Research Papers

Data from comprehensive driving evaluations: predictors of failing a road test

Version 1
Date added June 26, 2017
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Category 2017 CARSP XXVII Toronto
Tags Research and Evaluation, Session 3C
Author/Auteur Alexander Crizzle
Stream/Volet Research and Evaluation

Slidedeck Presentation Only (no paper submitted)



The increasing number of older drivers presents a major public health concern given that older adults are more likely to develop functional impairments associated with age-related medical conditions that can impair their ability to drive safely. Hence, determining the most effective means to identify, screen and assess medically at-risk drivers has become a major concern for clinicians who are responsible for identifying these drivers through medical screening. The purpose was to collect data from drivers referred for a comprehensive driving evaluation to determine predictors of failing the road test. Data was collected from one driving assessment center in South-Western Ontario. Data was collected retrospectively from 2012-2015 and prospectively from 2015 to October 2016. In total, there were 175 client records containing information concerning demographics, clinical test scores (Montreal Cognitive Assessment [MoCA] Screen for the Identification of Cognitively Impaired Medically At-Risk Drivers [SIMARD], Trails A & B, Useful Field of View [UFOV]) and on-road pass/fail outcomes. Descriptive statistics (mean and standard deviation) and frequencies (valid percent) were used to describe the sample. Chi-square and independent t-tests were used to compare categorical and continuous variables, respectively. A binary logistic regression was performed to examine predictors of failing a road test. All statistical tests were considered significant at p ≤ .05. Of the 175 assessments, clients were primarily referred due to concerns related to mild cognitive impairment (26%), dementia (17%), stroke (19%) and traumatic brain injury (5%). The average age of clients was 69±14.9 years; 73% were male. Clients scored on average 21.9±4.6 on the MOCA, 69±80 and 240±147 seconds on Trails A and B, respectively. Clients were classified on the UFOV as being very low to low (55%), low/moderate (18%), or moderate to high risk (26%). On the SIMARD, clients were classified as being low risk (18%), require further testing (61%) and high risk (21%). Approximately 42% failed the road test. Those who failed were significantly older (62.5 versus 77.8 years; p < .001), had worse scores on the MoCA (20.1 versus 23.5; p < .001), Trails A (57 versus 68 seconds; p < .05) and Trails B (182 versus 303 seconds; p < .001), respectively, and more likely to be categorized as high risk on the SIMARD (χ2 = 27.2; p < .001) and the UFOV risk index (χ2 = 36.7; p < .001). A logistic regression with all the variables above (N = 125; -2 Log Likelihood = 78.03; Nagelkerke R = .695) found that age (p < .001) and MoCA scores (p < .05) predicted failing the road test. The findings suggest that common tools can be used by clinicians across clients as part of the comprehensive driving evaluation. However, optimal cut-points for clinical tests are needed to better inform clinical practice. The MoCA should be strongly considered as part of driver screening and comprehensive driving evaluations.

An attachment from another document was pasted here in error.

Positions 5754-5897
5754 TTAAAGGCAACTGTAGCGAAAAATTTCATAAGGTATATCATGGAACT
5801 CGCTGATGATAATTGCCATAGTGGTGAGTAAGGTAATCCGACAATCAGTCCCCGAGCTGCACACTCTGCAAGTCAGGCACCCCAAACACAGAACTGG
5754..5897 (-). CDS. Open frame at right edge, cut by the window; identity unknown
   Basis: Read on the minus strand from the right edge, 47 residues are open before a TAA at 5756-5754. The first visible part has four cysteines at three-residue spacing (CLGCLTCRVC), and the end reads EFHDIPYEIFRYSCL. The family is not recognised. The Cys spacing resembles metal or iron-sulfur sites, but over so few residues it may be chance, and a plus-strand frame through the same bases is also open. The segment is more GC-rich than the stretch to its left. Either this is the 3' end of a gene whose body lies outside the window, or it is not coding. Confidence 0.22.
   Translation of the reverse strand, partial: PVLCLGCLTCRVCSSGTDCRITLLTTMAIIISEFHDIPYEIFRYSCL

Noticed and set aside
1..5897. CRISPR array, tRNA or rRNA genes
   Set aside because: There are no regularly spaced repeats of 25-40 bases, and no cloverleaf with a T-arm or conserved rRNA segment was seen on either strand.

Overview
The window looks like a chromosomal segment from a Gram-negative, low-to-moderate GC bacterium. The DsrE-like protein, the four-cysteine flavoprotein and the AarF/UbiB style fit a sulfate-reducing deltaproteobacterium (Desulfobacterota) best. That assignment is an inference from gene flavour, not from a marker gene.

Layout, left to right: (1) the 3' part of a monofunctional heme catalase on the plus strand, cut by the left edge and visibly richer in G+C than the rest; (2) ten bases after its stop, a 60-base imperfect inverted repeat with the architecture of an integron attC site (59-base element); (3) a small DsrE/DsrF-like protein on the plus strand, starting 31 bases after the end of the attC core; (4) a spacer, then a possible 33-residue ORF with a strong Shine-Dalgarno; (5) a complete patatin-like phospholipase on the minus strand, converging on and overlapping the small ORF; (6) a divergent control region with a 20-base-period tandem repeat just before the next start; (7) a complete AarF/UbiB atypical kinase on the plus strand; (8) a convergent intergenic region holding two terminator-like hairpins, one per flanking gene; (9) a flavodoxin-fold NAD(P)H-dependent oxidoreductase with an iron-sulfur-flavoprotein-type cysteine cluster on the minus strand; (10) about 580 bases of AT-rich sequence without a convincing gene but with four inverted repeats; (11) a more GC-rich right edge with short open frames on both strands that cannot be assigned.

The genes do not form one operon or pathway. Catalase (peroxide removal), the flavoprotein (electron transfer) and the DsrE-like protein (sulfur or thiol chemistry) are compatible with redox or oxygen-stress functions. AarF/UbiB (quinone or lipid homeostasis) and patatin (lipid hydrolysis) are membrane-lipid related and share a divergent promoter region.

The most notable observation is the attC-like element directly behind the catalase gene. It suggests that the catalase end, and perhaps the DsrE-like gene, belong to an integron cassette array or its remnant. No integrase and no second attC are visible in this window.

Alexander Crizzle